In John R. Neill's Wonder City, there's an army of giant chocolate soldiers living on a chocolate star in the sky above Oz. The soldiers are made out of the chocolate of the star itself, and they typically act in unison, all except for their general. The soldiers set out for the Emerald City on a silver cloud with a dark lining in order to conquer the capital of Oz, but Jenny Jump saves the city by setting up her Turn-Style in the city gate, which turns them all into toy tin soldiers. His next book, Scalawagons, shows the Lolly-Pop Village, located at the foot of Carrot Mountain in the Quadling Country, alongside the Singing Brook inhabited by water fairies and kelpies. The village itself is inhabited by the six industrious Lollies, each of whom is a different flavor (the text mentions Minty, Scotchy, Choco, and an unnamed lemon-flavored girl), and their lazy Pops. The Pops are actually now somewhat more active, since Tik-Tok knocked some sense into them with a mallet.

In Dorothy, Roger Baum brings in his own edible Candy Country, ruled by the Giant Royal Marshmallow. The cannibalistic tendencies of the candy people of Merryland seem to come into play again here, with Dorothy discovering that all foods EXCEPT marshmallow make the monarch sick. Incidentally, a letter from L. Frank Baum mentions that he was originally thinking of replacing the Garden of Meats chapter from Patchwork Girl with an encounter with the Marshmallow Twins, but he was presumably convinced by the publisher that the book was long enough without it. I wonder if these twins are related to the Giant Royal Marshmallow.

Up Against the Wal-Mart

Sometimes I think Facebook makes it way too easy to make quizzes, what with all of the questions like this:

"Should Walmart and all of its subsidary's like Sams Club be put out of business for its overgrowth and poor employer acts?"

And the choices:

"Yes, it should be closed completley and unemployment issued to all employees."
"Yes, It should be split up as to make it smaller making for more equal competition."
"No, its doing fine leave Walmart alone."
"Undesided or Other."

I chose the last one, not so much because I'm "undesided" (can't you quizmakers at least run a spell check?), but because there wasn't any choice of having heavier regulation while not getting rid of the company entirely. But our society is obsessed with extreme reactions to everything. If someone says or does something problematic, they should automatically resign or be fired. Whatever happened to making the punishment fit the crime? I mean, while I'm pissed off at all the hypocrites in government who talk about Christian values while having affairs, what does this have to do with their job performance? Sure, there are cases where it might, but I think our society is too keen on having people fired. And even though the guy is a huge asshole who exploits kids with cancer, I don't really think Don Imus should have been fired for his "nappy-headed hos" comment, either. Besides, it's not like Rush Limbaugh hasn't said far worse.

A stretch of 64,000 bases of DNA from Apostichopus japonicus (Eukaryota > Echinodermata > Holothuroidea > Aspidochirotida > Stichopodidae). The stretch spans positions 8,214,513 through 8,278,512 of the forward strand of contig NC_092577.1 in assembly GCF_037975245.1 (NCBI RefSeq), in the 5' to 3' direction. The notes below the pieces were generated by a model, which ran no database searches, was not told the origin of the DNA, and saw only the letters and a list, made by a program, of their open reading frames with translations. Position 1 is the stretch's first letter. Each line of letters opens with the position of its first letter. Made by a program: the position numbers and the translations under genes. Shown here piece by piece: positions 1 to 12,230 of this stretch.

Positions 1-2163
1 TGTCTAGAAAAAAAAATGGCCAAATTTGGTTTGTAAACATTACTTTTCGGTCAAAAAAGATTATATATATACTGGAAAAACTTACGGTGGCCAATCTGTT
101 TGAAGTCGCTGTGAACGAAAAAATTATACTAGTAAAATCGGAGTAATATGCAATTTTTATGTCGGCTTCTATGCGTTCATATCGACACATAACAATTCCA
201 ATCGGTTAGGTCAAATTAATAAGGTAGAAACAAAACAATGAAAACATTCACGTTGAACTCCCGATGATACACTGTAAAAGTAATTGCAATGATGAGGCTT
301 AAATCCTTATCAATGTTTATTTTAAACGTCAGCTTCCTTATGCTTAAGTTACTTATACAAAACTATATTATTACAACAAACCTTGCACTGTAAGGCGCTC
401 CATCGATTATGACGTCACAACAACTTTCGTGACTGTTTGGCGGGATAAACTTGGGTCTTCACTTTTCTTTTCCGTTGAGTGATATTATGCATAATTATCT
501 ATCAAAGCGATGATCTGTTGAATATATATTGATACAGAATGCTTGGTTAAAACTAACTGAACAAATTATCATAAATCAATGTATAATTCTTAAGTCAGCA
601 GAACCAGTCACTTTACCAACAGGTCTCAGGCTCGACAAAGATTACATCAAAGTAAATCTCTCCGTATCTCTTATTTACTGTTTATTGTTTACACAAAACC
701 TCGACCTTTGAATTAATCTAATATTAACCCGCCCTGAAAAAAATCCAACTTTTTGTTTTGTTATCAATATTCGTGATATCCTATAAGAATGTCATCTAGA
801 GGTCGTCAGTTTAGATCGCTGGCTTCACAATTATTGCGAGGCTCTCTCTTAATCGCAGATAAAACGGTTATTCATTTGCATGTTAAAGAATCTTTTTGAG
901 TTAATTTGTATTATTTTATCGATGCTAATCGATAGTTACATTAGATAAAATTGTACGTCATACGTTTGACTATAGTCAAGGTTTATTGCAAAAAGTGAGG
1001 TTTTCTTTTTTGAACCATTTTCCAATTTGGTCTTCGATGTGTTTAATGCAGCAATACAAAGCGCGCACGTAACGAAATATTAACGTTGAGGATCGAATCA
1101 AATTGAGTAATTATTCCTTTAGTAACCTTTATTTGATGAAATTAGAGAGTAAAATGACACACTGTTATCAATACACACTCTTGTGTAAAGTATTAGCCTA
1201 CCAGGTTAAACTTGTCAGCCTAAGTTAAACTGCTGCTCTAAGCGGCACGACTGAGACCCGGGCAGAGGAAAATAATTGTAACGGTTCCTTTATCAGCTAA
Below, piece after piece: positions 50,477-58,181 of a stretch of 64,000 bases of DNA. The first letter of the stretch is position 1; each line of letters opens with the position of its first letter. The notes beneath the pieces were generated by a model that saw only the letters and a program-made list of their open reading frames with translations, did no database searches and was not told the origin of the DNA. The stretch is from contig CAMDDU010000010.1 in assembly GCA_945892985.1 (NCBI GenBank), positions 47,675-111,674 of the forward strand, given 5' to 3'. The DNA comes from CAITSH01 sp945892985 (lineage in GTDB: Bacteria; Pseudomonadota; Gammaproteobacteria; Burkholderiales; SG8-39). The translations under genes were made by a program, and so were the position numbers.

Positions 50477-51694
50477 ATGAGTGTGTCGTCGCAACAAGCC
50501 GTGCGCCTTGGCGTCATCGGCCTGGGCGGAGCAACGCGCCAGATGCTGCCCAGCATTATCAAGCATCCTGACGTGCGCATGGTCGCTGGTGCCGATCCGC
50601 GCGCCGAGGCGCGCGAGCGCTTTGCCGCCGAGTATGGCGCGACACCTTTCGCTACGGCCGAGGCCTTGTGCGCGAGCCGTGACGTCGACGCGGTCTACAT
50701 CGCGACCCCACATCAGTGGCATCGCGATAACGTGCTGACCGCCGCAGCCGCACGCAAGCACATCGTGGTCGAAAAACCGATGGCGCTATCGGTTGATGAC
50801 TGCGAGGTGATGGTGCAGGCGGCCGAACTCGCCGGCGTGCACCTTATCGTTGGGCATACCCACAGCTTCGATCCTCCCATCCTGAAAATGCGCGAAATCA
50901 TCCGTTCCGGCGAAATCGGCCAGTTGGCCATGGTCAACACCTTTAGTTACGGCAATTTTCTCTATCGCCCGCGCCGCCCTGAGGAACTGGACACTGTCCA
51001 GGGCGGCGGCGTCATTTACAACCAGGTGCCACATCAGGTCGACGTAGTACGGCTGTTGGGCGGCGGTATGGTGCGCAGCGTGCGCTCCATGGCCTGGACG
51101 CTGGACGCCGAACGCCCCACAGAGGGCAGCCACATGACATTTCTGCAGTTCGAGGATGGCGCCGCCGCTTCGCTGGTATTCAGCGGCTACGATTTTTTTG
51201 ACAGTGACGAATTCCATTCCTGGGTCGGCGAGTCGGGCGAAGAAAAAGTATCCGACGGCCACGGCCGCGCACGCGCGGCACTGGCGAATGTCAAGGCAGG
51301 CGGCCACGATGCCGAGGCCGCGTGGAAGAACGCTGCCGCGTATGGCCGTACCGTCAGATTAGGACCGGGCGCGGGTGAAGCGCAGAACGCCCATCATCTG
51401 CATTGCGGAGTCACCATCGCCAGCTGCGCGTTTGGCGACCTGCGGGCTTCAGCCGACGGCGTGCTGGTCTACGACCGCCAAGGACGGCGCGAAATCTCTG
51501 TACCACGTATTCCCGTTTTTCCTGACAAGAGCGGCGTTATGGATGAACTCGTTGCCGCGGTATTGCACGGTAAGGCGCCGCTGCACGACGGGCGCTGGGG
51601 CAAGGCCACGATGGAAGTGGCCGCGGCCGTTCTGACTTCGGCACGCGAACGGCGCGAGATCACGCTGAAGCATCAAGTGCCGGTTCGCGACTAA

One philosophy I definitely don't hold to is that business should be left to its own devices. It didn't work in the twenties, and it doesn't work today. Deregulation basically ignores the fact that a lot of people are greedy bastards. I'm definitely in favor of more regulation, especially to protect the rights of workers. Some conservatives argue that this is putting too much trust in government, and while they might have a point, it's obvious that SOMEONE needs to keep an eye on the corporate world. And who else is going to do it? The Amazing Legion of Corporate Watchdogs? (Actually, that might make a pretty good comic series.)

I'm no fan of Wal-Mart, but I don't know that they're necessarily the most corrupt corporation out there. They're just BETTER at being corrupt than a lot of their competitors. I don't really like to shop at Wal-Mart, but it's not so much because of the evil as because it just seems like such a hostile environment. It's always crowded (which, of course, is a good thing for the store in a way, but I don't get why they don't open more checkout lanes), the one near here has aisles full of boxes, and the appearance is rather sterile (unlike the bright and colorful Target, where I DO like to shop, even though I don't have any real proof that they're less corrupt). So no, I don't like Wal-Mart much, but isn't there a middle ground between "nuke every Wal-Mart from orbit" and "just let them keep doing what they're doing"? Then again, there was also a Facebook poll asking whether Obama should be impeached. Um, don't you have to, like, do something wrong before you can be impeached?